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Penalise those who set uploads to ludicrously low speeds


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I'm totally new to Bitcomet and as such I don't know if this is even an issue and if it is, whether there is any viable way to combat it.

Does Bitcomet allow situations where users can set their upload speeds to such stupidly low values that they become a detriment to the quality of the Bitcomet sharing system? If so, are there no viable methods that the Bitcomet authors can programmatically implement into the Bitcomet client to penalise these chumps who set their upload speeds to very low settings compared to their download speeds? Maybe cripple their own download speeds until they set a ratio for upload that is acceptable, an maybe even prevent 100% completion of a download until their U/L Ratio is an acceptable level?

It's extremely annoying seeing my KB/s Up figure going at 25k while my KBs/dn is crawling along at 5k. I'm also wondering at the information shown in the Peers information screens. I can see clients that are showing between 30 - 300kb in the KBs/ peer dn column, are apparently downloading from my client and yet my KBs/dn from that client shows 0kbs. I'm also confused that when I add up the KBs figures in the KBs/Up column, it always comes to around 10 Kbs less than what is showing on the main page showing the files I have listed for download.

I'm also not sure how to interpret client listings that show high speeds such as 100KBs in the KBs/ Peer DN column and yet they neither are downloading from me nor I downloading from them. Just whhere are these clients downloading from and uploading to in these cases?

Or am I mis-reading everything in this Peer information page :)

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Bit torrent protocall already sends the most download data to those who upload the most.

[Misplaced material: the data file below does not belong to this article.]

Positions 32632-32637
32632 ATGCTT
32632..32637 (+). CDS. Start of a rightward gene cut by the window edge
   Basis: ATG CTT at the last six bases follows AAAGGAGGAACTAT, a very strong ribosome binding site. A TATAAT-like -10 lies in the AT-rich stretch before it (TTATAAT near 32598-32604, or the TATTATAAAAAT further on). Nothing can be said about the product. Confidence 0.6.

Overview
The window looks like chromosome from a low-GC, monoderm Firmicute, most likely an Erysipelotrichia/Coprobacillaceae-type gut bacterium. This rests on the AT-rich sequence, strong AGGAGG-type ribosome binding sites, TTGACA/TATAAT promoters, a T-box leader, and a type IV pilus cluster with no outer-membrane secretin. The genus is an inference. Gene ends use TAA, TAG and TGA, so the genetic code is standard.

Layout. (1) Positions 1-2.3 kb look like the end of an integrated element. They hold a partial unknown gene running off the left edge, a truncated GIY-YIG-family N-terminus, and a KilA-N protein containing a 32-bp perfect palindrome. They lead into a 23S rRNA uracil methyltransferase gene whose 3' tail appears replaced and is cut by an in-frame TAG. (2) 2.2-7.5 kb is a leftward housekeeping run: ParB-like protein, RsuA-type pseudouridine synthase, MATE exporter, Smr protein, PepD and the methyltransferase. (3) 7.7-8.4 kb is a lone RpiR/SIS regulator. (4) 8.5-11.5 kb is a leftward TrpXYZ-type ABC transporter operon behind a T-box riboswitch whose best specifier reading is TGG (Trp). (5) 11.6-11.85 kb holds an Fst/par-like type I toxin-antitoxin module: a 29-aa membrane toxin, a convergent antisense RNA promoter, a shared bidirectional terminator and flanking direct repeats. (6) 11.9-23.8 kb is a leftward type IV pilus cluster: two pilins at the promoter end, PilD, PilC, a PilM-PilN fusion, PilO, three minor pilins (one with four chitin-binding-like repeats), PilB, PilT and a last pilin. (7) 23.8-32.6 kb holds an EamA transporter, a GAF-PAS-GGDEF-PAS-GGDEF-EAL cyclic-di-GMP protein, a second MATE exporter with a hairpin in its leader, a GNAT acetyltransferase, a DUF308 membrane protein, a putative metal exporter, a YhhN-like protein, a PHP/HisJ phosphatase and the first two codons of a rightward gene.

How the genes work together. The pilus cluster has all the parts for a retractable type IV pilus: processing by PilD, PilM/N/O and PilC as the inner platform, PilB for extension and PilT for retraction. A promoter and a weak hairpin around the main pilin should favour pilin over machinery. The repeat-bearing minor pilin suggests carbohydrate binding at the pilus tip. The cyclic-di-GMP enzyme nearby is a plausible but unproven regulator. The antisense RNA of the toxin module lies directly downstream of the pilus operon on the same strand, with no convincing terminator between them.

Therefore, this is not an issue, as anyone who restricts their upload will get very slow download.

However, the biggest problem facing bit torrent is the following...

Some users get slow speeds, so instead of taking the time to learn how bit torrent works, and improve their speed, they figure they will just download ten torrents at the same time.

Now all of their torrents are extremely slow, but they feel good about it, cause they are getting several at the same time (we even had one member here running over 100 at the same time).

The problem is that you are connected to hundreds (or possibly thousands) of peers, and your not providing any worthwile upload to any of them. In fact, all you are doing is harming anyone you connect to.

If it was upto me, I would make the clients not allow a second torrent to run until your upload reaches a certain level in the running torrent.

I can download (and fully seed) several movies in one 24hour period running them one at a time, so I see no poiint in running multiple torrent, and I will never seed a torrent when I can only provide one or two kB/s to it, that is just not polite.


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As a new user I wasn't aware that your download speeds will be slower if your upload speed settings are low. That's one reason for people not to have low upload speeds. Neither was I aware that setting your max connections high can cause issues. The FAQ doesn't mention important things like this as far as I could tell.

Maybe there's a need for another specific FAQ that higlights settings that can be detrimental both to the end user's client experience as well as the overall performance of the system for everyone else? Having performance info in one place rather than scattered across various posts and general FAQ sections will ensure it's not missed by anyone looking to get the best experience with Bitcomet?

I hope my settings are fine. I have 4Mb cable modem with download speeds of around 3700 Kbits/s and uploads of between 300-350 Kbits/s. I have my d/load speed setting at 360 Kbytes/s and upload at 27 Kbytes/s, with max connections at 3. Does this sound optimal?